Ralph Northam's likely replacement denies alleged sexual assault, admits "consensual encounter"

Virginia's lieutenant governor, who may replace Ralph Northam, says "defamatory" charges have been refuted

Published February 4, 2019 4:30PM (EST)

Virginia Lt. Gov. Justin Fairfax (AP/Steve Helber)
Virginia Lt. Gov. Justin Fairfax (AP/Steve Helber)

Virginia Lt. Gov. Justin Fairfax, a Democrat, has denied a sexual misconduct accusation made against him as he appears poised to take over for embattled Gov. Ralph Northam, who may resign at any moment. Since issuing his original denial, however, Fairfax admitted on Monday afternoon that the 2004 sexual encounter described by his accuser occurred, but says it was consensual.

After describing the accusation as "false and unsubstantiated," Fairfax's initial statement argued that the lieutenant governor "has an outstanding and well-earned reputation for treating people with dignity and respect" and denied that he had ever committed sexual assault.

According to Fairfax's statement, the woman who made this allegation "first approached the Washington Post ... more than a year ago," around the time of Fairfax's inauguration. "The Post carefully investigated the claim for several months. After being presented with facts consistent with the Lt. Governor's denial of the allegation, and significant red flags and inconsistencies within the allegation, the Post made the considered decision not to publish the story."

Fairfax described the accusation as "part of the sad and dark politics" that he has "dedicated himself to helping Virginia and the nation rise above," and concluded by suggesting he "will take appropriate legal action against those attempting to spread this defamatory and false allegation."

Fairfax's apparent accuser is Vanessa Tyson, a professor at Scripps College in Claremont, California. Through a friend, Tyson contacted the site Big League Politics, which published her account of an alleged sexual assault at the 2004 Democratic convention in Boston:

Imagine you were sexually assaulted during the DNC Convention in Boston in 2004 by a campaign staffer. You spend the next 13 years trying to forget that it ever happened. Until one day you find out he's the Democratic candidate for statewide office in a state some 3000 miles away, and he wins that election in November 2017. Then by strange, horrible luck, it seems increasingly likely that he'll get a VERY BIG promotion.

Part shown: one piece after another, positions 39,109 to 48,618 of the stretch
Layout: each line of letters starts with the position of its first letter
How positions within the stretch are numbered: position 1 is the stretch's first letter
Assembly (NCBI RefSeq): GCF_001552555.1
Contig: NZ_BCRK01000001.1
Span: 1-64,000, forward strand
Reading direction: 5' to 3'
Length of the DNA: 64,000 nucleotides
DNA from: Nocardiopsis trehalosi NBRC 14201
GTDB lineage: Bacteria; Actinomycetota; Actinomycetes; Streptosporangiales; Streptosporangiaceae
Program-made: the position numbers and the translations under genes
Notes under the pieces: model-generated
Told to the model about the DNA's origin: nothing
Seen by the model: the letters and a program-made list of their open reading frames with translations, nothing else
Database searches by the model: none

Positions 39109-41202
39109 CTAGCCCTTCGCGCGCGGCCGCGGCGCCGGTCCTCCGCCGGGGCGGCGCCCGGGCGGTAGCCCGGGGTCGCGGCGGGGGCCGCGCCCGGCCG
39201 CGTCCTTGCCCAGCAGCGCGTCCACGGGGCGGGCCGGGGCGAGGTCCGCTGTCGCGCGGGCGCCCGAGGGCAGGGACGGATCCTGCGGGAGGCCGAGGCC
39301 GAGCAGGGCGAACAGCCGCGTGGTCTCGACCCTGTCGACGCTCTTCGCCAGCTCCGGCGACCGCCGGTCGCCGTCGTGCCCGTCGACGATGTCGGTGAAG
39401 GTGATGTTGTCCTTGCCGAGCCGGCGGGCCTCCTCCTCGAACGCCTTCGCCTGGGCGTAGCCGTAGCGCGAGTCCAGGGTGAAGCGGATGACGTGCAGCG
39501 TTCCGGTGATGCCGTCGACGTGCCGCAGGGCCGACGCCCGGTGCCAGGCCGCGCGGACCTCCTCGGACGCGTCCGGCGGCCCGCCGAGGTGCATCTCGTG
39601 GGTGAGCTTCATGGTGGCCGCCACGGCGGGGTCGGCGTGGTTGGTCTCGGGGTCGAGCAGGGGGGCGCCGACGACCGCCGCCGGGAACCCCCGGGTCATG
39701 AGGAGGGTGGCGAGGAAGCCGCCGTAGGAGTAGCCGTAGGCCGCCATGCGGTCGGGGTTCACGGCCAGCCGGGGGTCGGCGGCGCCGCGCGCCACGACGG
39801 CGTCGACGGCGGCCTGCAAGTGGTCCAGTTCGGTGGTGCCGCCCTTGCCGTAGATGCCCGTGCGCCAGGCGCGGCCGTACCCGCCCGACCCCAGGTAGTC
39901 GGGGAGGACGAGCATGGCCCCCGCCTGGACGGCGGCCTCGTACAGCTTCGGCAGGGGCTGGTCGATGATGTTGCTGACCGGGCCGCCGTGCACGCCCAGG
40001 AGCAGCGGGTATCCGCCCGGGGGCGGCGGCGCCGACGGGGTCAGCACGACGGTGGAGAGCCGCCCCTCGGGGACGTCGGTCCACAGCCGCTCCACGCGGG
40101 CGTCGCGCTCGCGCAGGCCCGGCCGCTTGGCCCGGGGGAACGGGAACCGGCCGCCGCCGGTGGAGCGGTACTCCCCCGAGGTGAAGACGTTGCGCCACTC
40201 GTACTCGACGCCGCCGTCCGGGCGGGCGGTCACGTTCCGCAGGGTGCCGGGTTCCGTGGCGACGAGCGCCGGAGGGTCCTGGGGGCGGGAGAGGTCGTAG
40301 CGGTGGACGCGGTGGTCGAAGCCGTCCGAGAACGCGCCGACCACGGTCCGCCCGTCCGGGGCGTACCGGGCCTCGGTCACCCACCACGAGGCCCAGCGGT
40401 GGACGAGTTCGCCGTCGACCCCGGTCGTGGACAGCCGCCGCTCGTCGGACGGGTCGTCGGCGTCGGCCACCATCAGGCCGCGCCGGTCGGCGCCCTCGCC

Fairfax is not named in Tyson's post, but he was a staffer on John Kerry's presidential campaign in 2004 and was elected to statewide office in Virginia in November 2017. The "strange, horrible luck" appears to refer to the scandal involving Northam, whose personal page in his 1984 medical school yearbook features a racially offensive photo of two young men, one in blackface and the other. wearing Ku Klux Klan regalia. Northam initially apologized for the photograph, but has since said that neither of the men is him.

Virginia's leading Democrats, and many other political figures around the country, have made it clear that they want Northam to resign as a result of the scandal. If he does so, Fairfax would succeed him as governor.

Virginia's two U.S. senators, Tim Kaine and Mark Warner, along with Rep. Bobby Scott -- all Democrats -- released a joint statement following Northam's weekend press conference. They said they had called Northam "to tell him that we no longer believe he can effectively serve as Governor of Virginia and that he must resign." They concluded by saying that Northam "has served the people of the Commonwealth faithfully for many years," but that the disturbing events of the yearbook saga "have inflicted immense pain and irrevocably broken the trust Virginians must have in their leaders."

By Matthew Rozsa

Matthew Rozsa is a professional writer whose work has appeared in multiple national media outlets since 2012 and exclusively at Salon since 2016. He specializes in covering science and history, and is particularly passionate about climate change, animal science, disability rights, plastic pollution and a wide range of political issues. He has interviewed many prominent figures (reflecting his diverse interests) including President Jimmy Carter (1977-1981), Israeli Prime Minister Ehud Barak (1999-2001), animal scientist and autism activist Temple Grandin, inventor Ernő Rubik, epidemiologist Monica Gandhi, theoretical cosmologist Janna Levin, mRNA vaccine pioneer Katalin Karikó, philosopher of science Vinciane Despret, actor George Takei ("Star Trek"), climatologist Michael E. Mann, Libertarian presidential candidate Gary Johnson (2012, 2016), actress Cady McClain ("All My Children"), Democratic vice presidential nominee Joe Lieberman (2000), Ambassador Michael McFaul (2012-2014), economist Richard Wolff, director Kevin Greutert ("Saw VI"), model Liskula Cohen, actor Rodger Bumpass ("SpongeBob Squarepants"), Senator John Hickenlooper (2021-present), American Public Health Association Executive Director Georges Benjamin (2002-present), comedian Bill Burr ("F Is for Family"), novelist James Patterson ("The President's Daughter"), comedian David Cross ("Scary Movie 2") and right-wing insurrectionist Roger Stone.

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